Viewing page 7 of 751

6

Atlapetes, I. 

[[green scribble]] = leucopterus

[[margin - green scribble down entire left margin]]
[[image]] 
[[labels]] 
blackish sooty
pure black
caramel
white
gray
white
grayish mottling or streaking 
[[/labels]]

San Antonio
Ca. de Quito
Afternoon, August 4, 1959

We came across a small flock (at least 4 or 5) of these birds, in the brush along a small river in the arid temperate zone.

Very active and restless birds. As far as I could tell (and I never got too overwhelmingly good a view of the birds), they moved about just like the Chlorospingus at Chiriqui.

The most distinctive feature of these birds, if they really were a species of Chlorospingus, was their comparative silence. They gave a lot of "Jut" CN's when just moving about in the bushes, and accelerated bursts of at least 5 or 6 rapid "Jut" CN's when flying between adjacent bushes (three accelerated series were far too slow, however, to be called an "R" of any sort); but all three "Jut"s were relatively soft.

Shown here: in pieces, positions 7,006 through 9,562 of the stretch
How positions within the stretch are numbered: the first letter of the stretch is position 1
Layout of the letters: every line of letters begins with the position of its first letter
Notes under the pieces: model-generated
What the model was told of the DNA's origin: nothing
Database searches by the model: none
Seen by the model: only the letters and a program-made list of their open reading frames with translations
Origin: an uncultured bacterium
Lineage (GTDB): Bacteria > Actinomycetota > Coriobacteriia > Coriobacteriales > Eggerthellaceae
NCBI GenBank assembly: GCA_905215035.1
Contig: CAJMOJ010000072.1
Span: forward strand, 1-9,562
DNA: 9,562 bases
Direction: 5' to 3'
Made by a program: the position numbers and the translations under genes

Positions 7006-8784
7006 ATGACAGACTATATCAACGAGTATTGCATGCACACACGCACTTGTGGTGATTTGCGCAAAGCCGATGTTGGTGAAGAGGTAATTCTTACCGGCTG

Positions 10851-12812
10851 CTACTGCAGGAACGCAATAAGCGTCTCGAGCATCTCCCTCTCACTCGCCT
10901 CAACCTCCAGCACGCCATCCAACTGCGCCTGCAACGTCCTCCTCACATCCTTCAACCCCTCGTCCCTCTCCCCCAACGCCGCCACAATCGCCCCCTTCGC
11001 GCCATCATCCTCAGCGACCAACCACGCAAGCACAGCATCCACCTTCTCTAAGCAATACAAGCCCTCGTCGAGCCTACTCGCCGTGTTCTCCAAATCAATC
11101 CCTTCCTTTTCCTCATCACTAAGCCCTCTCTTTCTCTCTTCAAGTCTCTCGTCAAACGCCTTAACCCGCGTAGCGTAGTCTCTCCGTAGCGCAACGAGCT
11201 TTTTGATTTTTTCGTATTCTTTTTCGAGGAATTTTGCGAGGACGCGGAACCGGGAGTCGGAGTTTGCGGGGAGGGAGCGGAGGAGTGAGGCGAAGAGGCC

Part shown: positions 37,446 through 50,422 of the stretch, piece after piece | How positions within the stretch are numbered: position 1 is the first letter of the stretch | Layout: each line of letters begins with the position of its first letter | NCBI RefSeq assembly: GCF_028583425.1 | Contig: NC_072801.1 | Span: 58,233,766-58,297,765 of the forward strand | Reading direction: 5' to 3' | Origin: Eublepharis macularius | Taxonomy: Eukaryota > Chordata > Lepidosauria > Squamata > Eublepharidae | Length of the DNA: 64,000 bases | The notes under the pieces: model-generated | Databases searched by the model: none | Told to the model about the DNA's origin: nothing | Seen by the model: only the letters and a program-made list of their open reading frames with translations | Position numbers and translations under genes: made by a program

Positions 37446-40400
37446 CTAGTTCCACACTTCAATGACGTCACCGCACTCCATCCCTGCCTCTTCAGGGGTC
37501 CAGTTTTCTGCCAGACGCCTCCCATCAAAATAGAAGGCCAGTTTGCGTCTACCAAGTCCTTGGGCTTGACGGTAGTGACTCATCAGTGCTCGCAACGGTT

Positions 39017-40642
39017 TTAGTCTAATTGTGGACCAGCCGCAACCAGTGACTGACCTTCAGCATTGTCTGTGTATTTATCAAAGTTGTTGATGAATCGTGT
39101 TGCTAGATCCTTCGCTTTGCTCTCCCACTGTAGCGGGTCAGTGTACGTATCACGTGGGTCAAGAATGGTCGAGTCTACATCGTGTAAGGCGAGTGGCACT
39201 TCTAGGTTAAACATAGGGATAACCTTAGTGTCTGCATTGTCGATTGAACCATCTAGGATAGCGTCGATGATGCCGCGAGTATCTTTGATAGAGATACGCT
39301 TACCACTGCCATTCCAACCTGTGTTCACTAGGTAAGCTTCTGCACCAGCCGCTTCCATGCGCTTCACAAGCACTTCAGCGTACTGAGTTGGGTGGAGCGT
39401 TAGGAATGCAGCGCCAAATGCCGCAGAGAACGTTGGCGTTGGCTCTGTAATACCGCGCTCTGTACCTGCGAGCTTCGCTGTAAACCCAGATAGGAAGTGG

When we first came across these birds, they were feeding on the ground and low in some trees (willows) near some [[Chiricols?]] and some individuals of a Conirostrum species. When the whole group

Transcription Notes:
image - labeled sketch of leucopterus

Please note that the language and terminology used in this collection reflects the context and culture of the time of its creation, and may include culturally sensitive information. As an historical document, its contents may be at odds with contemporary views and terminology. The information within this collection does not reflect the views of the Smithsonian Institution, but is available in its original form to facilitate research. For questions or comments regarding sensitive content, access, and use related to this collection, please contact transcribe@si.edu.